IAF's 'Kargil star' MiG-27 fighters to fly one last time on December 27

The MiG-27 ground strike aircraft, named 'Bahadur' in India, has had an impeccable track record in its more than three decades of glorious service to the nation

IAF's 'Kargil star' MiG-27 fighters to fly one last time on December 27

New Delhi: After more than three decades of glorious service, the Indian Air Force (IAF) will bid adieu to its swing-wing MiG-27 fighter jets that played a stellar role in the 1999 Kargil War. The MiG-27 fighter jets, which had been the backbone of the IAF's ground-attack fleet for several years, will fly for the last time on Friday, December 27. 

The fighter jets' last flight will take place at the Air Force Station, Jodhpur where the last MiG-27 UPG squadron is based. Various functions have been planned towards the de-induction ceremony. Veteran air warriors along with serving air warriors in large numbers will participate in the ceremony. Air Marshal SK Ghotia VSM, Air Officer Commanding-in-Chief South Western Air Command would be presiding over the wind-down ceremony.

''This formidable ground-attack fighter aircraft has served the nation for over three decades. Inducted in 1985, MiG-27 has been the mainstay of IAF's ground attack capability. It has participated in all major #IAF operations and has played a stellar role in the 1999 Kargil War,'' the IAF said in a tweet. 

The MiG 27 currently in operation is an ungraded version inducted in 2006. It has been operating as part of the IAF's strike fleet. All the other variants, such as the MiG-23 BN & MiG-23 MF and the pure MiG 27 have already retired from the IAF.

"These aircraft have made an immense contribution to the nation, both during peace and war. The fleet earned its glory in the historic Kargil conflict when it delivered rockets & bombs with accuracy on enemy positions. The fleet also took an active part in Op-Parakram," the Ministry of Defence said. The upgraded MiG 27, because of its survivability, has also participated in numerous national and international exercises. 

However, after a series of crashes, the IAF decided to finally decommission its last MiG-27 fighters. A senior IAF officer had earlier informed that the squadron of the seven MiG-27 fighters will have its last sortie from Jodhpur Air Base on December 27 and all the planes will thereafter be decommissioned. "It will be history as no other country operates MiG-27 now," the officer said.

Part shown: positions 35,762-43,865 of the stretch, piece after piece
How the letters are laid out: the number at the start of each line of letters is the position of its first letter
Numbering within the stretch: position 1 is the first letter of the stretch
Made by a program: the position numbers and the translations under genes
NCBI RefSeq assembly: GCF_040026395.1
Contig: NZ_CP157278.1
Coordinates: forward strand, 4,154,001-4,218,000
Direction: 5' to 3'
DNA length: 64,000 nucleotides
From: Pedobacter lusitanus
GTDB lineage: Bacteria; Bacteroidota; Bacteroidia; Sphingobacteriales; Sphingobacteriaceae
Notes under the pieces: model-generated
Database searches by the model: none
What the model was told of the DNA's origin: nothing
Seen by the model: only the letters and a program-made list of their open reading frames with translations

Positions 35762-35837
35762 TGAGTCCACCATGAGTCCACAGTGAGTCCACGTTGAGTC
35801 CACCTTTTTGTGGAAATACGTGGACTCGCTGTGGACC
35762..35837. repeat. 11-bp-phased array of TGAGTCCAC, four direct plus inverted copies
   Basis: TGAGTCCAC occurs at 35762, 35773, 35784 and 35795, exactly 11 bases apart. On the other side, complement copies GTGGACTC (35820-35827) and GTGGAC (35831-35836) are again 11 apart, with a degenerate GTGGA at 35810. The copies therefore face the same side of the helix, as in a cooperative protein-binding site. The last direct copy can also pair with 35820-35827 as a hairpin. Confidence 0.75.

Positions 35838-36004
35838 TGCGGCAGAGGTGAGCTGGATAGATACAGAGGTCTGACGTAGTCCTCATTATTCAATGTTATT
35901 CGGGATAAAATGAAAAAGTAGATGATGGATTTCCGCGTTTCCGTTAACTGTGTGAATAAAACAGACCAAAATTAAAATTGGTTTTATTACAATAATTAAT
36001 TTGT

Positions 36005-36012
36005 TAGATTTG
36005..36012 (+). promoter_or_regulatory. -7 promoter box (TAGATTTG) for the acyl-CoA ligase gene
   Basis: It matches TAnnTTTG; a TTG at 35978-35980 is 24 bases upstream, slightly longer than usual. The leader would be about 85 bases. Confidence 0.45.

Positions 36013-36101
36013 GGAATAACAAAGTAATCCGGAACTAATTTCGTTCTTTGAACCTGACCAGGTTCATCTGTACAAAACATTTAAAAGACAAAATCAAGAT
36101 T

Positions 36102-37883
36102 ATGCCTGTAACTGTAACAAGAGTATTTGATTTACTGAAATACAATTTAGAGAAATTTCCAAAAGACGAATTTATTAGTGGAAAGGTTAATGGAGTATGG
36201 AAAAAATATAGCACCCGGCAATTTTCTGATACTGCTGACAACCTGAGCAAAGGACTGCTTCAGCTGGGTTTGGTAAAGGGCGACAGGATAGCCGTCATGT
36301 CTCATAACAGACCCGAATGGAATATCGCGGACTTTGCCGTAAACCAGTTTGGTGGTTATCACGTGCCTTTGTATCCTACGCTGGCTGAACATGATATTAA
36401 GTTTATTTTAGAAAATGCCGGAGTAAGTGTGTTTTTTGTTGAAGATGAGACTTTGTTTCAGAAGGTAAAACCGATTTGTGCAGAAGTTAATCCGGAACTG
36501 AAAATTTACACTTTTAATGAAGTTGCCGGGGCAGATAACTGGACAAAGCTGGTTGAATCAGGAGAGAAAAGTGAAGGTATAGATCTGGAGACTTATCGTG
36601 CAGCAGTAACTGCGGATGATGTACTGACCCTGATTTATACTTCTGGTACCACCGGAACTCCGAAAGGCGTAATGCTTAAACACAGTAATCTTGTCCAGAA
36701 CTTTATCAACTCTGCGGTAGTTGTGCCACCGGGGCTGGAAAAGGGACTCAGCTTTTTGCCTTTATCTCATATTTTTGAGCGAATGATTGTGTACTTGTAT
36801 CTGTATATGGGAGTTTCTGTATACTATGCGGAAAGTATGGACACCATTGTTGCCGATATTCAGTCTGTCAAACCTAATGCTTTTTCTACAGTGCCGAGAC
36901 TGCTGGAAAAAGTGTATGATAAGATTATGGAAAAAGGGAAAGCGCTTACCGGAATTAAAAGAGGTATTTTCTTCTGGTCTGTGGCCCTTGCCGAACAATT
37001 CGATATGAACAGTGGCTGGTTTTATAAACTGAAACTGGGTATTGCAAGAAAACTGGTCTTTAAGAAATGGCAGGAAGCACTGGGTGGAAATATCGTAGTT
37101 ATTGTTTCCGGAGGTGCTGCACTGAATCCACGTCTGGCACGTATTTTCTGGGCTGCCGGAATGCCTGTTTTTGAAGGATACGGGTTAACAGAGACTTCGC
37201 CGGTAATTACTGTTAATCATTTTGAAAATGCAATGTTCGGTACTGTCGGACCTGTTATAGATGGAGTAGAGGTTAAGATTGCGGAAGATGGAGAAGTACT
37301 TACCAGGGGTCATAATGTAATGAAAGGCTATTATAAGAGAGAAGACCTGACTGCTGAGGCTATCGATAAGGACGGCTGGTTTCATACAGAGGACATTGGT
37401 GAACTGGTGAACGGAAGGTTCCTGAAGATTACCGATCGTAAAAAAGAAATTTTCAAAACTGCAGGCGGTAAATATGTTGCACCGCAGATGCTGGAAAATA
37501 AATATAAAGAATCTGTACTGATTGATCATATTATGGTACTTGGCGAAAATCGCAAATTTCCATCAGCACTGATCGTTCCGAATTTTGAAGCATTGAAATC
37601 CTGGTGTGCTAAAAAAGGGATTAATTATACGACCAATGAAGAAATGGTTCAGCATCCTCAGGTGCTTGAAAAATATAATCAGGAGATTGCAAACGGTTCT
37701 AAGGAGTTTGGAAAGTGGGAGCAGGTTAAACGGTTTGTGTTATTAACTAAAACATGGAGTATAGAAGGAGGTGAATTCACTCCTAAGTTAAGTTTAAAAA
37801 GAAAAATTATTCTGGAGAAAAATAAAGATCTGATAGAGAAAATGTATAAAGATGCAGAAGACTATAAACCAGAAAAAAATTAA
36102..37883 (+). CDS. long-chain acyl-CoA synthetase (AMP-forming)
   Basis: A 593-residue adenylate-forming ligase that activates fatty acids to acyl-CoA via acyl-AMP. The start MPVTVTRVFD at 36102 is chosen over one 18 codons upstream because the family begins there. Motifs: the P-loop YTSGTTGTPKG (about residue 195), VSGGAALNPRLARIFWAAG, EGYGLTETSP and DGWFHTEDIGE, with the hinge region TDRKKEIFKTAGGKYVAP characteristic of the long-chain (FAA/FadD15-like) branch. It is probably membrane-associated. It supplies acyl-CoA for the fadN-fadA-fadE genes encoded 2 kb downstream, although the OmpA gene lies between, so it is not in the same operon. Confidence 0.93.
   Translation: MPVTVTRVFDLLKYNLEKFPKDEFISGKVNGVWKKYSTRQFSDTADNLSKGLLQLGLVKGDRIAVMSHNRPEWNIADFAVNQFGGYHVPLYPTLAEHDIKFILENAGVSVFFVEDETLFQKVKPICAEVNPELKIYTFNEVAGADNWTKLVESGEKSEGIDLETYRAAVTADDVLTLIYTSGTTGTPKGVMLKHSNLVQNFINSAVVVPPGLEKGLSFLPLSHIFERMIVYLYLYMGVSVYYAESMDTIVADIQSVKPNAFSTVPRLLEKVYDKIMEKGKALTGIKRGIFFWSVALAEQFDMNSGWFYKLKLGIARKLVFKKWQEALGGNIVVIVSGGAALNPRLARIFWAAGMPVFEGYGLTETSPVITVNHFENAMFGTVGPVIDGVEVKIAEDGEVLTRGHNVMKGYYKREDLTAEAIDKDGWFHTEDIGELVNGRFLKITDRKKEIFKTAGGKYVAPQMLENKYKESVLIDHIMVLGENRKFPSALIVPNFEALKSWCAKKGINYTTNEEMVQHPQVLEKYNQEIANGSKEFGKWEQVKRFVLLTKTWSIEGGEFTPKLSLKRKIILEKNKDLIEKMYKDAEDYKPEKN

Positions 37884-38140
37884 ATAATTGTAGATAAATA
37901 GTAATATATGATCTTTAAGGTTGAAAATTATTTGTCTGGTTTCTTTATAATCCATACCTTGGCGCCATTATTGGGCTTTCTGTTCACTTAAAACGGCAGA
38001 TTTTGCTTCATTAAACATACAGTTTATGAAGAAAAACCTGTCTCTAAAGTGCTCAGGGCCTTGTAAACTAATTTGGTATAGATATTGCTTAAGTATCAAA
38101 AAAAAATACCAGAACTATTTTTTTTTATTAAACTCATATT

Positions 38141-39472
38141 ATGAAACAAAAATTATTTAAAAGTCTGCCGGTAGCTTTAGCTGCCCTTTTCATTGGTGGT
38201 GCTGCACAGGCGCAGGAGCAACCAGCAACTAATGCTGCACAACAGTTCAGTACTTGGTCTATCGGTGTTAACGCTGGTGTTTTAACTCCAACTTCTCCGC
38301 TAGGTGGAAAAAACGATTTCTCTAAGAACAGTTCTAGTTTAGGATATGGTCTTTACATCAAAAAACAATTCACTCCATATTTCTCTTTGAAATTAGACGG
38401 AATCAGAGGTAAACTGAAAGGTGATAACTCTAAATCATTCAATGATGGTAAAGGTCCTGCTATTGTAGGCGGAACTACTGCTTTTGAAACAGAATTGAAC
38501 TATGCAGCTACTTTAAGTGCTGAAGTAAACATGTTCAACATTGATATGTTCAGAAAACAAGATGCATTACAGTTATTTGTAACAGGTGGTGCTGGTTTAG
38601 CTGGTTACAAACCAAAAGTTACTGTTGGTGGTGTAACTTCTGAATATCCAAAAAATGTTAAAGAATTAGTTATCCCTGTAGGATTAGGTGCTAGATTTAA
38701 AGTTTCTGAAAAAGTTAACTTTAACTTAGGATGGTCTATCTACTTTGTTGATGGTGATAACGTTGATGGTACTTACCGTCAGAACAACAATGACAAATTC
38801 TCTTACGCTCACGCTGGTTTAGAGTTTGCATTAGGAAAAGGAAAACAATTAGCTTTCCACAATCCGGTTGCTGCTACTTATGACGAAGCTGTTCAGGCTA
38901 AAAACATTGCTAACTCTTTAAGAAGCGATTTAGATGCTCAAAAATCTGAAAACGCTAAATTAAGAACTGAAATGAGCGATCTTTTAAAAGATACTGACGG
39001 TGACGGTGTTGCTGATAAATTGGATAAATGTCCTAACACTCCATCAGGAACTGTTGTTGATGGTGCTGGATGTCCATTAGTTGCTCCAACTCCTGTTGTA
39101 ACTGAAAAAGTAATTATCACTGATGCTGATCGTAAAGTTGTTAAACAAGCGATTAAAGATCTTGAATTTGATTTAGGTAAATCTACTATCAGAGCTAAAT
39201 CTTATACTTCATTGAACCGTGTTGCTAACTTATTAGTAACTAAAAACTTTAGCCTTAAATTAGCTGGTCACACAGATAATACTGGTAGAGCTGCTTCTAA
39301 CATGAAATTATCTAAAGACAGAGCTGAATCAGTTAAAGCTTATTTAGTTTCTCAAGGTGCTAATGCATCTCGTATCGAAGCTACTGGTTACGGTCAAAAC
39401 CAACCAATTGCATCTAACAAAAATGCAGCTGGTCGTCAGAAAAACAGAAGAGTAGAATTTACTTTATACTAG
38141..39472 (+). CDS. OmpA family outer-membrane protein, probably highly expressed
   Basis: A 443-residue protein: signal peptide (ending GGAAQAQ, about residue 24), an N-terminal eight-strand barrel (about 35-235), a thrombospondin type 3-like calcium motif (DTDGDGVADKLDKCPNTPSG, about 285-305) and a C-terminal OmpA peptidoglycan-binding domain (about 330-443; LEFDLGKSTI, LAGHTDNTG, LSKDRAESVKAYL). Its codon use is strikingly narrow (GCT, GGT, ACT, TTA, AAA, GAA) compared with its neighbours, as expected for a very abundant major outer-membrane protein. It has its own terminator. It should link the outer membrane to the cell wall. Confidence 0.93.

The MiG-27 ground strike aircraft, named 'Bahadur' in India, has had an impeccable track record in its more than three decades of glorious service to the nation. Procured in the 1980s from the then Soviet Union, the fighter jet has proved its worth in various operations, including Kargil, and earned rich accolades in numerous international exercises held in India.

The formidable strike aircraft has the single most powerful engine in the world and variable geometry wing which allows the pilot to change the wing sweep angle while flying as per the mission requirements to achieve optimum flying characteristics.

This swing-wing fighter bomber was one of the main strike aircraft of the IAF. "With its sophisticated avionics and weapon computers, it was capable of delivering a variety of loads in different modes of attack with immense precision," the officer said.

With good forward visibility and all-around view, it could drop bombs, or fire rockets, precision munitions guided by TV/laser and also air-to-air missiles for self-defence, thus making it a lethal and a potent weapon platform. Its pilots proudly call themselves `Swing Wingers` and have always vouched for the aircraft`s precise weapon delivery and rapid acceleration.

The operational life of the aircraft has ended and recently many technical glitches were reported across the country.

On March 31, a MiG-27 fighter jet crashed in a village in Sirohi in Rajasthan when it was on a routine mission from Jodhpur. On September 4, another MiG-27 crashed near Jodhpur during a routine mission but both pilot and co-pilot had a miraculous escape. After many such incidents, the IAF decided to phase the vintage fighters out.

(With Agency inputs)

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